Ireland – bin tax campaign: Bin tax battle

Union inaction – community direct action

ANTI BIN tax protesters and tens of thousands of working class people were disgusted by the jailing of seven residents by South Dublin County Council. Forgetting about the 21 days in jail for a moment, they were fined substantially more for being involved in a legitimate protest than a politician was for seriously injuring a woman while drinking and driving!

The disgust was first directed against the politically biased judicial system and the capitalist parties that are driving this attack on working class communities. People didn’t really expect the unions to jump into action against this outrage, the union leaderships have done nothing of note on the bin tax, the same as on most other issues.

However there was an air of disbelief that the motion from the ATGWU at the Dublin Trades Council on 11 November calling for a work time march against the bin tax and jailings didn’t even get a seconder! Just as during the Great Lock-out 90 years ago, the betrayal by the union leadership, that time in Britain this time in Dublin itself, will be remembered.

If they had an ounce of the understanding and courage of the 22 who have gone to jail, they could have defeated this government on the bin tax within days. The union leaders along with the capitalist politicians should be kicked out!

So far in this movement there have been three decisive periods. The jailing of Clare Daly and Joe Higgins and the mass march to Mountjoy; the two day shut down of the bin collection service on 14 and 15 of October and now the jailing and fining of the South Dublin Seven and the lack of a mass response.

The tactics for which the Socialist Party has argued and pursued within the Anti Bin Tax Campaigns have been for community action aimed at disrupting the service, building pressure for action within the unions and thirdly, threatening the electoral base of politicians and parties that are responsible for the bin tax crisis. For us, mass actions against non-collection and the threat of non-collection were vital as these were the weapons being used to push up the payment figures.

The jailings and the fines, but in particular the lack of response from the unions has had an impact in the communities. At the moment even though there is huge anger, there is not the confidence that the communities on their own can take on and defeat the bin tax and that is even more the case in areas of the city were the Campaign was not properly organised.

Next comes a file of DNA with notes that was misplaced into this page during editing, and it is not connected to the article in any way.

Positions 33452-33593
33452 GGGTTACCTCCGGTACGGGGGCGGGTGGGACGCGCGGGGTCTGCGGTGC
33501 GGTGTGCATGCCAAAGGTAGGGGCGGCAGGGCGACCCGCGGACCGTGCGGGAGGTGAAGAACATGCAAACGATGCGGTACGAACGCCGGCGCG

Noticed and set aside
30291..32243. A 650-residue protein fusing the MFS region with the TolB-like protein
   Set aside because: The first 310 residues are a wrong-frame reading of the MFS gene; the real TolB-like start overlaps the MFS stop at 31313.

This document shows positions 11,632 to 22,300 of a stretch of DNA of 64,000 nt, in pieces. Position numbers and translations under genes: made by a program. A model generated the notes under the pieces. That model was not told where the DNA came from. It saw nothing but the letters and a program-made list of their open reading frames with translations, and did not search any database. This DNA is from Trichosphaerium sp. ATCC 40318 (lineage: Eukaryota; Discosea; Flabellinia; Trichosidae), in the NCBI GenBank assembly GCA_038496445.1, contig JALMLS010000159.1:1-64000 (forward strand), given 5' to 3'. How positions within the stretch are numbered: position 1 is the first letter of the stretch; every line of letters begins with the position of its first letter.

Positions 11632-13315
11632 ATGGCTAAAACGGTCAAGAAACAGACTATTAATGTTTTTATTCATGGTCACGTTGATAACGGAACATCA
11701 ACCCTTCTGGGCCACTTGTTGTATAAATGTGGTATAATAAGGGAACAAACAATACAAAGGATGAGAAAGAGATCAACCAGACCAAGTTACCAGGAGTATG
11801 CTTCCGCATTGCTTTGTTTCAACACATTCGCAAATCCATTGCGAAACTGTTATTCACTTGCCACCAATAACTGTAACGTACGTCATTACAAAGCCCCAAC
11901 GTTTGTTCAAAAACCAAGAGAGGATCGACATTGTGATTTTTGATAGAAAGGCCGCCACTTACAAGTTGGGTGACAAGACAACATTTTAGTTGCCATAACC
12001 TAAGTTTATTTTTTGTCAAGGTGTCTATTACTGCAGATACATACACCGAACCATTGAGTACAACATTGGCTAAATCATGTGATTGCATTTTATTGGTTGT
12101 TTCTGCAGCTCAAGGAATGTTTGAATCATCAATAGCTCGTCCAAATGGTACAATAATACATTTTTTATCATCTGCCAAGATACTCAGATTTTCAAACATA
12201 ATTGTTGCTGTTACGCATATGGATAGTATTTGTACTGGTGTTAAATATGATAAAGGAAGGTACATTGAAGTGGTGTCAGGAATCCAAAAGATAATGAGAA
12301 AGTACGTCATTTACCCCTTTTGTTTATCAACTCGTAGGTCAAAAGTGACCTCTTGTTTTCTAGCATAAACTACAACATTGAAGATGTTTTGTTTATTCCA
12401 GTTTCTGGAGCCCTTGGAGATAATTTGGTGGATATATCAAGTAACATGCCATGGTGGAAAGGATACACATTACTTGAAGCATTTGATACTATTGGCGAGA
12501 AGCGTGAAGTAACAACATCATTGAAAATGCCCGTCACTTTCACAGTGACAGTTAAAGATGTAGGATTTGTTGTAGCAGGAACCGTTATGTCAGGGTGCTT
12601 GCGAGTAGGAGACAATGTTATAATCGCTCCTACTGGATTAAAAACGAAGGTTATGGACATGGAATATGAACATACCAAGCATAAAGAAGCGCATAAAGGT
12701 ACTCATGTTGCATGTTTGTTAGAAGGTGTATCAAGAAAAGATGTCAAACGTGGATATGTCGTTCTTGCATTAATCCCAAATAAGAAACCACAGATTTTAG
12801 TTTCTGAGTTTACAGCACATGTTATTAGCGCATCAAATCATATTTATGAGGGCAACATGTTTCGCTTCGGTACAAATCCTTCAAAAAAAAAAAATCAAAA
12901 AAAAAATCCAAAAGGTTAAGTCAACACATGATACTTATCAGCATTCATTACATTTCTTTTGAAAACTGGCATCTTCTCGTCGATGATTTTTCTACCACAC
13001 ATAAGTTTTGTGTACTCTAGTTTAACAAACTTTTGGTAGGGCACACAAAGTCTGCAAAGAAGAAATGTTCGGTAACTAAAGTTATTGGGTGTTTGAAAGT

It needs to be registered however that our Campaign has also put the Councils under huge pressure. In Fingal, the weekly tag system made the Campaign much more difficult. Even though many people in working class communities, after many weeks of dogged resistance, felt compelled to buy tags in order to avoid an environmental mess, it is clear that there is still massive opposition to the tax. The hesitation at implementing widespread non-collection in the three other areas is because the Councils fear Fingal type resistance in working class areas.

Time is ticking away for the Councils. They want this tax imposed and to break the back of the opposition by Christmas or early new year – the end of the estimates process. They are under considerable financial pressure with speculation that the government will not subsidise the bench marking pay awards. If they attempt to increase the bin tax to compensate, anger could boil over once again. Also the new development charges that the Councils will impose on new house buyers can become an explosive issue. The government’s Budget can also have a direct impact on this battle.

It is vital therefore that campaigners try to hold the line through the estimates process. In all areas, it is likely that the Councils will follow up the South Dublin rulings with attempts to extend non-collection. This is already happening in the city where the Council is imposing a limited form of non-collection in the working class areas where the Campaign has not been organised, with a view to decisively push up payment levels.

Campaigners do have to operate skilfully, mindful that people are fearful of the legal sanctions that are being used. However, the recent protests that have taken place in all areas have shown that with mobilisations from the communities full collection can be forced on the Council without resulting in more jailings.

Public meetings should take place in all areas to discuss the key issues and to organise a response from the communities. Where possible, local activist groups need to be established to resist non-collection and to organise an offensive against Fianna Fail and the PDs in the run up to the estimates process.

While this battle has been difficult with massive odds stacked against us, the correctness of the stand we have made against the bin tax is being confirmed on a daily basis. If we can maintain non-payment in working class areas and continue our protests into the new year, it is the governing parties that can become prone to crisis and very vulnerable as they face the Local and European Elections in a matter of months.

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December 2003